During the main fight skirmishing across the river went on uninterruptedly, and down at the Baltimore pike bridge assumed serious from. My right, extending from the railroad to the bridge mentioned, was under charge of Brigadier General E. B. Tyler, now supposed to be a prisoner, who, though not tried by so severe a test, met every expectation, and performed his with ability and courage. I do not now think myself seriously beaten; there was not a flank nor gun lost. The rebels captured no stores whatever, and in face of their overwhelming force, I brought off my whole command, losing probably not over 200 prisoners. My casualty list will be quite severe, but cannot possibly equal that of the enemy, as they charged several times in close lines, and with a recklessness that can be justified only upon the ground that they supposed my command consisted of raw militia. Each one of his four lines of attack presented a front greater than that of General Ricketts' division all deployed. By calculation this would give him about 18,000 men engaged on the left bank, while he had at least 2,000 more skirmishing and fighting in my front across the river.
Permit me state that in fighting I had three objects in view:
First, to keep open, if possible, the communication by rail to Harper's Ferry; second, to cover the roads to Washington and Baltimore; the last, to make the enemy develop his force. I failed in all but the last, and from what I saw it can be safely asserted that the enemy must have two corps of troops north of the Potomac. In the computation I include his column operating in the region of Hagerstown, that about Harper's Ferry, and the one which fought me yesterday.
A rebel officer dying on the field told a staff officer of General Ricketts that Lee was managing these operations in person, and would shortly have three corps about the Potomac for business against Washington and Baltimore. This circumstance is true; give it what weight you please.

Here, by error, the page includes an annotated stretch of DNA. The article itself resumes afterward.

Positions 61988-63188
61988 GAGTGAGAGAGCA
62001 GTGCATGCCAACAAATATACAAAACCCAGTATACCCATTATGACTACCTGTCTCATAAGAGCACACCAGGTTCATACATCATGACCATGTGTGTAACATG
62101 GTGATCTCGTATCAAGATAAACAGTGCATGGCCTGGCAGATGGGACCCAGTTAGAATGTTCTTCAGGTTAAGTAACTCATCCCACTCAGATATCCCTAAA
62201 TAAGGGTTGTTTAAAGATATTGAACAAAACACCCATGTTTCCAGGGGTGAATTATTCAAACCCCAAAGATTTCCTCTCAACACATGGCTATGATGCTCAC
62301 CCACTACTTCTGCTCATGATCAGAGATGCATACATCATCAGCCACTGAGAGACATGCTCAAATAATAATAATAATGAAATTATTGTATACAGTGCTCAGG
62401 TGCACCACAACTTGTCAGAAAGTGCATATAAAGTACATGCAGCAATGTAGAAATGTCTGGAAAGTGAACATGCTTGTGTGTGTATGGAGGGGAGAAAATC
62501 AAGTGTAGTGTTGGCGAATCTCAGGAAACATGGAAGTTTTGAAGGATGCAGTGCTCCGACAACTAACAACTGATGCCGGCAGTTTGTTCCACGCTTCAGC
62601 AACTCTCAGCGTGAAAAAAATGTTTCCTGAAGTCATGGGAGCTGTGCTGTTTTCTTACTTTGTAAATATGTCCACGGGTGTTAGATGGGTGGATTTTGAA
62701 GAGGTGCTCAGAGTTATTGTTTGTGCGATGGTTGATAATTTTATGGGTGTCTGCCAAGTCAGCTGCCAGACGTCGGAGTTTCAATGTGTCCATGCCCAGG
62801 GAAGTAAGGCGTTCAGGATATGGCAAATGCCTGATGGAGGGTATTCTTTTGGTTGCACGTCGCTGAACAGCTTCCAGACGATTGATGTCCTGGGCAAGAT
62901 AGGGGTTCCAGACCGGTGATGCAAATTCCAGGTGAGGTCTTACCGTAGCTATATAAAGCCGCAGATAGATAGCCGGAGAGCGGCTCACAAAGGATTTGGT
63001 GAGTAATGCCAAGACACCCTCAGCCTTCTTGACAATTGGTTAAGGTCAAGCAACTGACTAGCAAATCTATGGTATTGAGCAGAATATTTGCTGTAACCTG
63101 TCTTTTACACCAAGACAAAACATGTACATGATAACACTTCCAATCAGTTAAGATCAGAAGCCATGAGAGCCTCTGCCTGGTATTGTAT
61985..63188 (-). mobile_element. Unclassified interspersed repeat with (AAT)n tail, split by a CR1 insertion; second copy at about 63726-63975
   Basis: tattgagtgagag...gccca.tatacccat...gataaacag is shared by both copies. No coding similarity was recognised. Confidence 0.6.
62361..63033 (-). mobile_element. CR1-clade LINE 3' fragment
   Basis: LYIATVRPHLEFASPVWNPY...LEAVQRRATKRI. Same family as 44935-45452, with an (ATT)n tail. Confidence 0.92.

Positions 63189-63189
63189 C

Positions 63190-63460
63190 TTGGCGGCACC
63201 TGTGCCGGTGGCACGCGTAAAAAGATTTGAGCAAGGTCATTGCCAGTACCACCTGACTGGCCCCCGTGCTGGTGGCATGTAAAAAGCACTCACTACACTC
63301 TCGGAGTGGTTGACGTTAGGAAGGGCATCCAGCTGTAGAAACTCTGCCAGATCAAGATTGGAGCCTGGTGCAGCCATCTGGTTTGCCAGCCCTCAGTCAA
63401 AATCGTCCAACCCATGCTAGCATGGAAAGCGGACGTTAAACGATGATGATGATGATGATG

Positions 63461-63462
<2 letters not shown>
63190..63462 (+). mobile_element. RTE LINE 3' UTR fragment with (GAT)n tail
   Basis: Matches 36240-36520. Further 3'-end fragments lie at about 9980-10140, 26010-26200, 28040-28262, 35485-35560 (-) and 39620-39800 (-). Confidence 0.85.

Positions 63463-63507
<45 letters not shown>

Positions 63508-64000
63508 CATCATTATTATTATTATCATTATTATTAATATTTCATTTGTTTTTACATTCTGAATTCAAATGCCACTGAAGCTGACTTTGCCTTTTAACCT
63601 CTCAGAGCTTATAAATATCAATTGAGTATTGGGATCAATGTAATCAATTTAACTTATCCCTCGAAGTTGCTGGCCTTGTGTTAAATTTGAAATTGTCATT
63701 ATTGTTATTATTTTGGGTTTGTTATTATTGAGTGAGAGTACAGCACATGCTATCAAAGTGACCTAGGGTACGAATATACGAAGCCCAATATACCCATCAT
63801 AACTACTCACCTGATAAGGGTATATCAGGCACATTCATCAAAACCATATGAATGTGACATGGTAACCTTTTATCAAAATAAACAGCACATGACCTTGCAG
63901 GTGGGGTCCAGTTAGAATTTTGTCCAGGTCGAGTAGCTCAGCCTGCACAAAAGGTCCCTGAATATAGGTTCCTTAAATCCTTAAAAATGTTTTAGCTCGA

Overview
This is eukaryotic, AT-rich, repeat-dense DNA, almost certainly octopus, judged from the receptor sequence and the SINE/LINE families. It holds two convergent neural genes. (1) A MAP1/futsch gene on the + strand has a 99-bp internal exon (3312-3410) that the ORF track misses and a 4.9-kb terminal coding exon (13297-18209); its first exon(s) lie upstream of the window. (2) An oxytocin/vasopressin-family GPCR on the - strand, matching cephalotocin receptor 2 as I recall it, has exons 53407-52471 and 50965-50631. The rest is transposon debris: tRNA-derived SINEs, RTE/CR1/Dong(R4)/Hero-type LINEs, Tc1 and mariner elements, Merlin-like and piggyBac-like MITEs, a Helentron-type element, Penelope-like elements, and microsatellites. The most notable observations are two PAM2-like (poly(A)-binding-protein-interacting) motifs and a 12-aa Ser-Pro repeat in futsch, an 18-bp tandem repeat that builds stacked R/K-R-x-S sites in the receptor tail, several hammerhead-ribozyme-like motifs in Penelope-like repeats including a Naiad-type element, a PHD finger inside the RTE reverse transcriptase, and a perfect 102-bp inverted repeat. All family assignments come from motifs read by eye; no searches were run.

I regret to add that we were able to bring off but few of our wounded, and none of our dead. The 100-days' men straggled badly, while the men of the Sixth Corps reached this place in perfect order, and covered the retreat. The Third Regiment Potomac Home Brigade, Colonel Gilpin, of Tyler's brigade, also maintained good order. I will make a more complete report, with your permission, when I receive the report of Brigadier-General Ricketts.
I wish to make honorable mention at this time of Lieutenant Colonel D. R. Clendenin, of the Eighth Illinois Cavalry, of Captain F. W. Alexander, whose battery was well served throughout the day, and of Colonel Charles Gilpin, who commanded during the fight of Frederick City, on the 7th instant, in which the enemy lost, killed and wounded, 140 men, while we lost 1 man killed and 18 wounded. The number of rebel casualties is given on the statements of citizens of Frederick.
I wish also to make honorable mention of Colonel Brown, of the One hundred and forty-ninth Ohio National Guards, who, assisted by Captain Leib, Fifth U. S. Cavalry, stubbornly held the Baltimore pike brigade, and thus kept open my line of retreat.
Major General H. W. HALLECK,
Chief of Staff, Washington.